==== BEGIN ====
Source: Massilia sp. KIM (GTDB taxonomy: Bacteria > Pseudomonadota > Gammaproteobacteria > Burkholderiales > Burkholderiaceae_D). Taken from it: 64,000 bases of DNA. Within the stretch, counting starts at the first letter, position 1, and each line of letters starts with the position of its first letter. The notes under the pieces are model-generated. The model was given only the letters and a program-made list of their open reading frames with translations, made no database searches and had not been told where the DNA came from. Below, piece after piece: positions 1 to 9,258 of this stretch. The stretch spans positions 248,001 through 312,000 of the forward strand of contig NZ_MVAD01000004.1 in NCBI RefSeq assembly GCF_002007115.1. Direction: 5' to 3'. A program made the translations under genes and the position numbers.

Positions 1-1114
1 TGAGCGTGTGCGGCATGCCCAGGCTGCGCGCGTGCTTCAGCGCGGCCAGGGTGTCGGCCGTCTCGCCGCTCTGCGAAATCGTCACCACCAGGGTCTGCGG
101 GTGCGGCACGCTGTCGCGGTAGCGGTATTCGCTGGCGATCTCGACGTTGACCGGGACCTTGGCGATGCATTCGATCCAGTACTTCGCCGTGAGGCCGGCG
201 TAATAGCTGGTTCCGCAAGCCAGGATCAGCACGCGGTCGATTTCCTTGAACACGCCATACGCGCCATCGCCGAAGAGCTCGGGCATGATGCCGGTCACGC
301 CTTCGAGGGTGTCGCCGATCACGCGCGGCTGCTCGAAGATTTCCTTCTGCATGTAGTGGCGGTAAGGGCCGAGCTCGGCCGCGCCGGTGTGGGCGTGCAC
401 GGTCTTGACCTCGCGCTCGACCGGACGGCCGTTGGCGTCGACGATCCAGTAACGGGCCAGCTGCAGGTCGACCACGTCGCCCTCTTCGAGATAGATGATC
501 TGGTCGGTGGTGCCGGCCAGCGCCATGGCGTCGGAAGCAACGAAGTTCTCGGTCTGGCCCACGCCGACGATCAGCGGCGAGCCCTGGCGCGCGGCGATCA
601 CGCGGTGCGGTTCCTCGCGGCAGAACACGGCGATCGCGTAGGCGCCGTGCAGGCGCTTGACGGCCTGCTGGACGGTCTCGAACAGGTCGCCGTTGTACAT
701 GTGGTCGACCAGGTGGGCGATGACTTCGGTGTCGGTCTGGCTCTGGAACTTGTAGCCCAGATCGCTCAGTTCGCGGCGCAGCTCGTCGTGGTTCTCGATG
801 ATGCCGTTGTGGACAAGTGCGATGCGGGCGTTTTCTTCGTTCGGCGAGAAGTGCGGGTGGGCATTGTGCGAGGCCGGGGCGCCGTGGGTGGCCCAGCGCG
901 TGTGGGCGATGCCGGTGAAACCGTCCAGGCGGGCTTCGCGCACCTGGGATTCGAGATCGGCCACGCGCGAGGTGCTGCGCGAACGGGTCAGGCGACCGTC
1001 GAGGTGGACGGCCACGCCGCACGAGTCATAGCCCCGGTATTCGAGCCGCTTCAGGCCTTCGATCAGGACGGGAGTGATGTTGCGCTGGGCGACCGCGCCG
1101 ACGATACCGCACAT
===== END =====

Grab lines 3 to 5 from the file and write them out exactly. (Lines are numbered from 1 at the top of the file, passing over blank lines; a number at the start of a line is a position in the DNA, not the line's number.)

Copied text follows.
1 TGAGCGTGTGCGGCATGCCCAGGCTGCGCGCGTGCTTCAGCGCGGCCAGGGTGTCGGCCGTCTCGCCGCTCTGCGAAATCGTCACCACCAGGGTCTGCGG
101 GTGCGGCACGCTGTCGCGGTAGCGGTATTCGCTGGCGATCTCGACGTTGACCGGGACCTTGGCGATGCATTCGATCCAGTACTTCGCCGTGAGGCCGGCG
201 TAATAGCTGGTTCCGCAAGCCAGGATCAGCACGCGGTCGATTTCCTTGAACACGCCATACGCGCCATCGCCGAAGAGCTCGGGCATGATGCCGGTCACGC